Talking With Sofi Tukker About Success, Collaboration, And What Kind Of Dogs Are Cutest
Sophie Hawley-Weld, one-half of the duo Sofi Tukker, is explaining how much her education at Brown University influenced her music— “Oh my god, this guy is so fun!” her partner Tucker Halpern interrupts. He tucks his chin, widens his grin, and lowers his voice. Having never heard such raw happiness before, I follow his gaze.
A pug is walking less than three feet away from us, and Halpern’s entire world has frozen over. “Look at him!”
There are two types of people in this world: People who cross paths with a dog, and people who get overcome with emotion because a dog has chosen to cross paths with them. Forget his alma mater, forget the popcorn he’s eating, forget this interview he’s doing—the only thing that exists in Halpern’s mind right now is this most divine pup.
Hawley-Weld, though, is equipped to handle the situation. Sofi Tukker have been touring all over the world for the better part of three years and have, I assume, crossed paths with many dogs. “That’s your style of dog,” she says. She’s unfazed. This has clearly happened before.
After collecting himself, Tucker musters up a beautiful understatement: “I love little dogs.” And, to perhaps explain why she did not have a similar outburst, Hawley-Weld quickly adds, “I love huge dogs.”
In this last year, Sofi Tukker have played at Coachella, Panorama, Firefly, and Outside Lands. They’ve been nominated for a Grammy and will be joining ODESZA on their North American tour in the fall. But despite their meteoric success, Sofi Tukker continue to take their work very seriously all the while ensuring that they don’t take themselves as seriously—they’ll keep fawning over every dog they see, thank you very much.
Their most recent single, “Fuck They,” clearly shows the boisterous yet dedicated approach they have to their craft. The idea for the song first came up at a family wedding, when Halpern’s mother wasn’t too excited about the untraditional getup he chose to wear to the church ceremony. “I brought something that I thought was cool.” Needless to say, iIt was not the suit and tie his mother had in mind.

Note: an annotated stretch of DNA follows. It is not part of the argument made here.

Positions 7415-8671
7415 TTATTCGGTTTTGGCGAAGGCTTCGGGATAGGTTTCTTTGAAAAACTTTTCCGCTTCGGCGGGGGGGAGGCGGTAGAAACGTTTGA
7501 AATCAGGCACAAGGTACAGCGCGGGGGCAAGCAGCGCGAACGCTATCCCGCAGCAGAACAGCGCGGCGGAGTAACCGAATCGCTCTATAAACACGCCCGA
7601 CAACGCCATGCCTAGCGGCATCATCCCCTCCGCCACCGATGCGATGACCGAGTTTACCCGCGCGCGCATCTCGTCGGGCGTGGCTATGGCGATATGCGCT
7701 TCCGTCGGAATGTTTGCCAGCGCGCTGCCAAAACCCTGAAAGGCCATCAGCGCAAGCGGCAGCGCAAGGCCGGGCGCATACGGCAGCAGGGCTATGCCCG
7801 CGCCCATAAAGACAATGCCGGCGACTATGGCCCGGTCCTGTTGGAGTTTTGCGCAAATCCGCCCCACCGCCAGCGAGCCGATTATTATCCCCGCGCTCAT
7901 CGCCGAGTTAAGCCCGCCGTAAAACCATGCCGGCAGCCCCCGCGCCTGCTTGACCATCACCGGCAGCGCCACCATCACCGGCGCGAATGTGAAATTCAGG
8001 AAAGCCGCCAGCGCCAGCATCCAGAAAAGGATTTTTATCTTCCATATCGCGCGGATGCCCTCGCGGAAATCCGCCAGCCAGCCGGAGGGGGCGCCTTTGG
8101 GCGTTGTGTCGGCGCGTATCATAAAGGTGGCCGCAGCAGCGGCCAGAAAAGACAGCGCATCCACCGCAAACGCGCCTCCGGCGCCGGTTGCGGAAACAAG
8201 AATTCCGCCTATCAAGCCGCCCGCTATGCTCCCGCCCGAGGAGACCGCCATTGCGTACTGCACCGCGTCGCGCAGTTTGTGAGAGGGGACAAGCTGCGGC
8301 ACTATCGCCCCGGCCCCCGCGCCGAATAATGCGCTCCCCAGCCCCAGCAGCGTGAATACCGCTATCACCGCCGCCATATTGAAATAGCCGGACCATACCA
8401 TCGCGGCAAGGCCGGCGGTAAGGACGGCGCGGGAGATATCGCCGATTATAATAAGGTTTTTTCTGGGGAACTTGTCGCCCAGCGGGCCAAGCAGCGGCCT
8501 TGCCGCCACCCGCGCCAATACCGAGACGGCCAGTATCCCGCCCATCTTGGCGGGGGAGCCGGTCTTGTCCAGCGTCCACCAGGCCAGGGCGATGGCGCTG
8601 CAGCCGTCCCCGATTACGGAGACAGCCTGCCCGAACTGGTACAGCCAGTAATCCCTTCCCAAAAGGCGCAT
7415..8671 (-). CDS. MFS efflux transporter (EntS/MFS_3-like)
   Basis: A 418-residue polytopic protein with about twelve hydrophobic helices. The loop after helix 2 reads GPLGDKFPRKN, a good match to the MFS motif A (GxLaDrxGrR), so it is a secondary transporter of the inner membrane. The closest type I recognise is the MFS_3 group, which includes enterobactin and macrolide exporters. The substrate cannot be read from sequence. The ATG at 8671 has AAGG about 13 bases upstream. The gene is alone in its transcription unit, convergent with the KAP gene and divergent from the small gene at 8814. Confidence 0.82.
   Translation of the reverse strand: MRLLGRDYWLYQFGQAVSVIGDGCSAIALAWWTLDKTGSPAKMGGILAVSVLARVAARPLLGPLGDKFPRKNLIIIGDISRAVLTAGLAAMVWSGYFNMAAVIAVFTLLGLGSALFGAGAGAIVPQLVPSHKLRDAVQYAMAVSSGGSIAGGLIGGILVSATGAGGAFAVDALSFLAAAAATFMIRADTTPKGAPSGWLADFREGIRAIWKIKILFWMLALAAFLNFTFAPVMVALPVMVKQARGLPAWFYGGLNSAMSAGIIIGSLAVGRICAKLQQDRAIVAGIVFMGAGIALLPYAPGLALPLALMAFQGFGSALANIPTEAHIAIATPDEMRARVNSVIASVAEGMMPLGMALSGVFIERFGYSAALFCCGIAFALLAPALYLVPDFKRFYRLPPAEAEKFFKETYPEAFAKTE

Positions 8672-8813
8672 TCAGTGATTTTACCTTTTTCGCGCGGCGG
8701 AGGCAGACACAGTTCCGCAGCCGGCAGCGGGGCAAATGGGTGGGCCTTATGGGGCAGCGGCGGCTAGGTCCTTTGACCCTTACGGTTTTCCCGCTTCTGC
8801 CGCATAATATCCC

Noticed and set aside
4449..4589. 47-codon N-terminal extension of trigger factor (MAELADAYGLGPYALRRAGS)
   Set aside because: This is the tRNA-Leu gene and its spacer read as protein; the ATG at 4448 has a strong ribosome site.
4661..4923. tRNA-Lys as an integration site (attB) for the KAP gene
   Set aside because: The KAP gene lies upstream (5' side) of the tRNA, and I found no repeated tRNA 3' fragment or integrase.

“She was like, ‘You have to wear a suit to church,’” Halpern recounts. “I was literally like, ‘Who said that?’” He got chastised again later on during the reception. “[Halpern was] doing [his] DJ bob thing and everyone was like, ‘They say you should sit down!’” Hawley-Weld says. “And I’m like, ‘Who’s they? Why?’ Because the bride and groom loved it!”
In questioning the unspoken rules of wedding etiquette, and as a result being unapologetic about rejecting social norms, Sofi Tukker have departed from their previous dance anthems. “There’s no Portuguese, and there’s so much profanity,” Hawley-Weld explains. But there’s still that eclectic and playful beat that makes it a recognizable Sofi Tukker song.
So “Fuck They” was a risk. And after a whirlwind year, the stakes were higher than ever. But those conditions played into the song itself. “We loved [the song], so we were like, "Fuck it." If people don’t like it, fuck they,” Halpern confesses.
And the risk paid off.
Fans have been responding positively to the track. The group’s Instagram Story at some point featured fans snapping pictures of what “they” means to them. And since then, the track has come full circle, beginning with Halpern’s mom and ending with Hawley-Weld informing her partner, “Tuck, did I tell you that my grandma likes the song?”